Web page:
The last time I went to synagogue was hell. I had just moved to Jerusalem to do a year long fellowship in Jewish Texts at the Hebrew University of Jerusalem, and I had never in my life felt so much ambivalence about being a Jew. Freud, himself a rather problematic member of the tribe, diagnosed ambivalence in Case Studies II as “an attitude of constantly wishing for a certain thing, and detesting it as well–a conflict that cannot be settled.” That’s me and Jewishness in a nutshell: half of my nutcase-self longs for it like water in the ancestral desert; the other half wishes I could cut my Jewish blood out of my veins and rid myself of the poison of it. Oy, vey.
When I moved to Jerusalem, I had just barely decided to remain a Jew, just barely stopped myself from converting to Islam, which felt like the religion of my heart, just barely fixed my toehold in the religion of my bilious blood when I found myself–like a walker in a dream- in a Sephardi synagogue on the outskirts of Jerusalem.
What was I doing here, in this maze of swaying prayers, in this whirl of half-known words, chanting in semitic chants I once remembered? My two childhood best friends, who had come up with me through the famous Orthodox Jewish day schools of LA’s Pico-Robertson neighborhood, lived in Israel and were the children of two very prominent Orthodox Rabbis. They invited me to spend Shabbat with them at the home of Rabbi Daniel Landes, the Rosh Yeshiva of Pardes, and a beloved childhood mentor.
Shabbat begins, in any Orthodox household, with a lighting of candles and a series of prayers which mark the transition from profane to sacred time. I agreed to accompany my childhood friends only on the condition that they take me to a non-Haredi (ultra-Orthodox) synagogue, as the strict rules of separation between men and women and the sight of a mechitza (separating wall between men and women) makes my eyelid twitch and causes involuntary atheism to erupt, like boils, in my ambivalent heart.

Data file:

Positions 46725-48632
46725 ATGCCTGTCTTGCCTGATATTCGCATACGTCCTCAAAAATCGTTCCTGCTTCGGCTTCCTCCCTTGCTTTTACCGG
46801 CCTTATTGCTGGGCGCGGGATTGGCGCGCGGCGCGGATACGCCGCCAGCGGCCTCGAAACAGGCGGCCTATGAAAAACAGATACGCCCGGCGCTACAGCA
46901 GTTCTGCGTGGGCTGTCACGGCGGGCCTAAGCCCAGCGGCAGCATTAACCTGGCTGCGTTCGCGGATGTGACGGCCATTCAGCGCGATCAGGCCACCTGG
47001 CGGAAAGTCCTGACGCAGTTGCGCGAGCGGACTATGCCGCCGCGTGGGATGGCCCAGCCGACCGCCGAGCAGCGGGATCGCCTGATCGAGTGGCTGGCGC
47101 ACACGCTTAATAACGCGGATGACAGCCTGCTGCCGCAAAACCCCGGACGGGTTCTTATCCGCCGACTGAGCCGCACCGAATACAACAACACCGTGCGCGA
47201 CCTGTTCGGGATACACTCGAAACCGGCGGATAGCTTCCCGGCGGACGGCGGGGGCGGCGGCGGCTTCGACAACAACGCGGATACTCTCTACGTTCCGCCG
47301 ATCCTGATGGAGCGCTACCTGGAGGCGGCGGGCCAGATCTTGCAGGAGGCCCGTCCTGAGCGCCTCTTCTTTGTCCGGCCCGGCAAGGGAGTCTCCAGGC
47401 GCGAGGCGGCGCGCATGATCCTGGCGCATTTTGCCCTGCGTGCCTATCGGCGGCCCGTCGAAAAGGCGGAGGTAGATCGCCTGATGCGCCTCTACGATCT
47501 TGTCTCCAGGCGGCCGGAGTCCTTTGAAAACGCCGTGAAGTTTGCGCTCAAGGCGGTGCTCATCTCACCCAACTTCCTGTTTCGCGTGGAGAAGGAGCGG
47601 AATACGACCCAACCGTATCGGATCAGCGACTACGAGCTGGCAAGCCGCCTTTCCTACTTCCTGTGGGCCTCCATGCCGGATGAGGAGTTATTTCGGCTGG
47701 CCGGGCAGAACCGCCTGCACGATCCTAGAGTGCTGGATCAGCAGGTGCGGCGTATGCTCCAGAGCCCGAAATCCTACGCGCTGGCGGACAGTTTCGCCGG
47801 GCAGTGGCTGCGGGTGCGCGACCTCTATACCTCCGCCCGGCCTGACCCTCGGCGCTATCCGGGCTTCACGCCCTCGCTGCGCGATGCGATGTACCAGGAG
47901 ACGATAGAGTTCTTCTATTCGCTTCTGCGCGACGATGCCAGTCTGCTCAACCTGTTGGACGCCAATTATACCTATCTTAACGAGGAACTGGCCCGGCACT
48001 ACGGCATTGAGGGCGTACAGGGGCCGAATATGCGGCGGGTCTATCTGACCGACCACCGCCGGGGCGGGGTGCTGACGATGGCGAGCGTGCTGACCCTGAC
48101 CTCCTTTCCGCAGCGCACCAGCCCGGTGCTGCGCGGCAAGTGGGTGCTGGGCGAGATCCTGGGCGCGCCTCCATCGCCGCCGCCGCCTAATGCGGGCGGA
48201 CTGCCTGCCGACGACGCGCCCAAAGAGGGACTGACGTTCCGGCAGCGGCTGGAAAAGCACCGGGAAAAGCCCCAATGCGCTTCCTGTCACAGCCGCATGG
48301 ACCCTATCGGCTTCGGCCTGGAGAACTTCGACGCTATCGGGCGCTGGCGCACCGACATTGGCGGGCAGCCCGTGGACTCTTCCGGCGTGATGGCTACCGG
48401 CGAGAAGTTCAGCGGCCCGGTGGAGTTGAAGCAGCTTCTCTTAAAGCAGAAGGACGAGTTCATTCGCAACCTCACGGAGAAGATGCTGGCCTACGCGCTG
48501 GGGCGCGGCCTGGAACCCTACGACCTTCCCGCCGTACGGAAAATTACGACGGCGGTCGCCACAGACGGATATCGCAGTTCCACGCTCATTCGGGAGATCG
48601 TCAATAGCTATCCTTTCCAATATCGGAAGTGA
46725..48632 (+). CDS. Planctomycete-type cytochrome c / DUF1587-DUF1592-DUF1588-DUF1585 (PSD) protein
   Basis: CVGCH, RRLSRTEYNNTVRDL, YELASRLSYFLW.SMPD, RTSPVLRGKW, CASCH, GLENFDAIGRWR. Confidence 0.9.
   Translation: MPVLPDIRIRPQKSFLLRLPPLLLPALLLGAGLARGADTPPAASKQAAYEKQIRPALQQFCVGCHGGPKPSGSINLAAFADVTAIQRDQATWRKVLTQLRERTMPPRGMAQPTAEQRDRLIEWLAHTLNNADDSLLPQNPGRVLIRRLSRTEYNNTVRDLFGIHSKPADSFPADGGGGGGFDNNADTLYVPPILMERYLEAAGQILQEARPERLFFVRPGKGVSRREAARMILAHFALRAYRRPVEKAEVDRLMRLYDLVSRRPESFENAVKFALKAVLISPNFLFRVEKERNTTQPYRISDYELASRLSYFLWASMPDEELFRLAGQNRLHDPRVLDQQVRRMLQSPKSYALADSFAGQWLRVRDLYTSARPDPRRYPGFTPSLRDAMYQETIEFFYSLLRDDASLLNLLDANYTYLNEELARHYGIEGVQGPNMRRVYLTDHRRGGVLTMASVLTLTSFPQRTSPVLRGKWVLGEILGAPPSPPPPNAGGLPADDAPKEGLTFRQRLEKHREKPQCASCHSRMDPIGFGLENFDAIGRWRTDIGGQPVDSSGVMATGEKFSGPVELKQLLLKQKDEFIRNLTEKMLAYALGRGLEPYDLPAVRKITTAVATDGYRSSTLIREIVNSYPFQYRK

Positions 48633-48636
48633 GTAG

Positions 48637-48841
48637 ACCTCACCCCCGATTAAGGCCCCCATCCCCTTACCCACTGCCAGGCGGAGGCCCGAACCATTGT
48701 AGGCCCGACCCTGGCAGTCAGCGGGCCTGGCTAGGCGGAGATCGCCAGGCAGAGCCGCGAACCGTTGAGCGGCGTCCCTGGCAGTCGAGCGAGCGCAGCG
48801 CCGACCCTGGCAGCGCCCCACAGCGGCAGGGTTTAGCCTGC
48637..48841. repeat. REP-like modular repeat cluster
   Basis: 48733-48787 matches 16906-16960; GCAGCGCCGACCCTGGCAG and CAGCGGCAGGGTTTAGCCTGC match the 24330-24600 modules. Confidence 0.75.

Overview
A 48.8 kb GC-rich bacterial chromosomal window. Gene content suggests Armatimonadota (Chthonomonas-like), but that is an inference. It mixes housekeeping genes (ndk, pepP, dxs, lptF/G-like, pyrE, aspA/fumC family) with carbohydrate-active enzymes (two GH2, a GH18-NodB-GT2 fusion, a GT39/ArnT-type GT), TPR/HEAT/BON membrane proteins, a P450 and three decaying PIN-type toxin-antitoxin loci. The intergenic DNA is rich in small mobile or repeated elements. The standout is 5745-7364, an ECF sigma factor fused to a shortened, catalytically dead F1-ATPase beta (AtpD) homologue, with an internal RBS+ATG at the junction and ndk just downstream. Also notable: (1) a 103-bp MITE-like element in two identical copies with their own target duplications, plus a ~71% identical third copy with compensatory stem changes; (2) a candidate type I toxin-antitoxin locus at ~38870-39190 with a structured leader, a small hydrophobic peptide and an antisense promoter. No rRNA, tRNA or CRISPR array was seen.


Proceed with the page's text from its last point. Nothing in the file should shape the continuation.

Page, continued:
Properly decked out in modest attire–conforming, more or less, to the rules of tsnius (modesty in dress) which I had found so oppressive in my rebellious youth–I made my way to a bright, squat brick building full of song. Men on one side, women on another, yes, but mingling freely in the back and on the streets, joyful, loud, fervent, pious. A true community bound together by blood and faith: the most devastatingly alien and alienating thing my Jew-ish self had ever seen.
I couldn’t read Hebrew fast enough to keep up with the prayers. I didn’t have my own prayer book. I didn’t know the tunes, not even the baby tunes that the toddlers could sing in lilting little harmonies. I bent my knees at the wrong place in the book, I stepped back, and I stepped forward, and I stepped side to side but really what I was doing was the “I forgot how to be a Jew, if I ever knew it in the first place” electric slide of shame. Electricity! On the Sabbath! How could I?!
I closed my book. I locked my knees. I turned my face from the Torah scroll. I left the synagogue, to the cold brick wall that ringed a forlorn garden and I cried, hiding my face in the scarf I brought to hide my over-generous cleavage. Are these my people? Am I a Jew like them? Who am I? A failed Jew, a songless Jew–a soul-less Jew? Traitor to my tribe, outcast to my blood, mangler of my holy music.